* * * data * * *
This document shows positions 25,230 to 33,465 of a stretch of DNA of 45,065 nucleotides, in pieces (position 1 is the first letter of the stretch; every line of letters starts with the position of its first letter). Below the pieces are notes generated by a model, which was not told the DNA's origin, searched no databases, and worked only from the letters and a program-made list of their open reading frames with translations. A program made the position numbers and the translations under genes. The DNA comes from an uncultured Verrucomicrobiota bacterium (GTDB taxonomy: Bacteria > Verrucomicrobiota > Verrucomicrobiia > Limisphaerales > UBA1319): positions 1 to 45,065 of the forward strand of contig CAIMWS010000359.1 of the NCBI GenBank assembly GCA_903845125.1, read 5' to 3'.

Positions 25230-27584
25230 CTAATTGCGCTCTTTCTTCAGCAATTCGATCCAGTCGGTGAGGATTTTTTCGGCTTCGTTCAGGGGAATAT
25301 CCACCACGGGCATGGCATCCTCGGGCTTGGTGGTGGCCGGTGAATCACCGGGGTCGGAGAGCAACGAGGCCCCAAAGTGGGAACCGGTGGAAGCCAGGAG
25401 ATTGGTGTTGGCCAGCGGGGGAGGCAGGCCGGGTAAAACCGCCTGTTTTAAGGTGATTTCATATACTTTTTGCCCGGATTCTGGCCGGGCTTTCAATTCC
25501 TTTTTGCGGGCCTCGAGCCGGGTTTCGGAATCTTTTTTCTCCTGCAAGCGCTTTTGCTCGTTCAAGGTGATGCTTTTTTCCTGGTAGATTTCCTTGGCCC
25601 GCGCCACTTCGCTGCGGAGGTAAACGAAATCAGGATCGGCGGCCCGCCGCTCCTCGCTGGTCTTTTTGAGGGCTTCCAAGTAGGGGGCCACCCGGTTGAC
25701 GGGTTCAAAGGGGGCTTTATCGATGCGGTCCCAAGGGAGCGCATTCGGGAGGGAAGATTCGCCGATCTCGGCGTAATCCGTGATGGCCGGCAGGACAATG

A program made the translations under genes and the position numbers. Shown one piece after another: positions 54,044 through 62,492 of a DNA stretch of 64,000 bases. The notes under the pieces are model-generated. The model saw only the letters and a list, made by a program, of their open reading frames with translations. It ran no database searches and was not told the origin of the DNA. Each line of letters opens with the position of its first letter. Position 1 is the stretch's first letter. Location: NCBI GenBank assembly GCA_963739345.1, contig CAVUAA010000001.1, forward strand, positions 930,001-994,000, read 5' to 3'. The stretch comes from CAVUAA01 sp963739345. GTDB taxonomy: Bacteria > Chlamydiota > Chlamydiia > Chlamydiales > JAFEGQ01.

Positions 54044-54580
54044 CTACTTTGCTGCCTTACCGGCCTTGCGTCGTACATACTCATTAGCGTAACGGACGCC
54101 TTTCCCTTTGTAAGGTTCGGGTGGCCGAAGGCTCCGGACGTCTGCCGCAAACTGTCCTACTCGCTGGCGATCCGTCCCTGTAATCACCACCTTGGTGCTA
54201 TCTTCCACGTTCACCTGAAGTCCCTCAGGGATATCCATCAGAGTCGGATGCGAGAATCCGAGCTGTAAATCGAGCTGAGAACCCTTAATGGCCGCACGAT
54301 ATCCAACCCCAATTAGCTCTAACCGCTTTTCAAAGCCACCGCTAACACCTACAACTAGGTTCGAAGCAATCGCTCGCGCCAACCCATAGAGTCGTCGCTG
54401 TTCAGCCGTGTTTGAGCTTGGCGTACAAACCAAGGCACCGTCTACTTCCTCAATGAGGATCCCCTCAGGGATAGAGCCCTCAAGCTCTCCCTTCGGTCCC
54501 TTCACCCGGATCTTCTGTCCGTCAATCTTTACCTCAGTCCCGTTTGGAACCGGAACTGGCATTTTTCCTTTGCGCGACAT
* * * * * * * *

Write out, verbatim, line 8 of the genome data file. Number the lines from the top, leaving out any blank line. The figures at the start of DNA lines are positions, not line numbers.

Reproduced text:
25701 GGGTTCAAAGGGGGCTTTATCGATGCGGTCCCAAGGGAGCGCATTCGGGAGGGAAGATTCGCCGATCTCGGCGTAATCCGTGATGGCCGGCAGGACAATG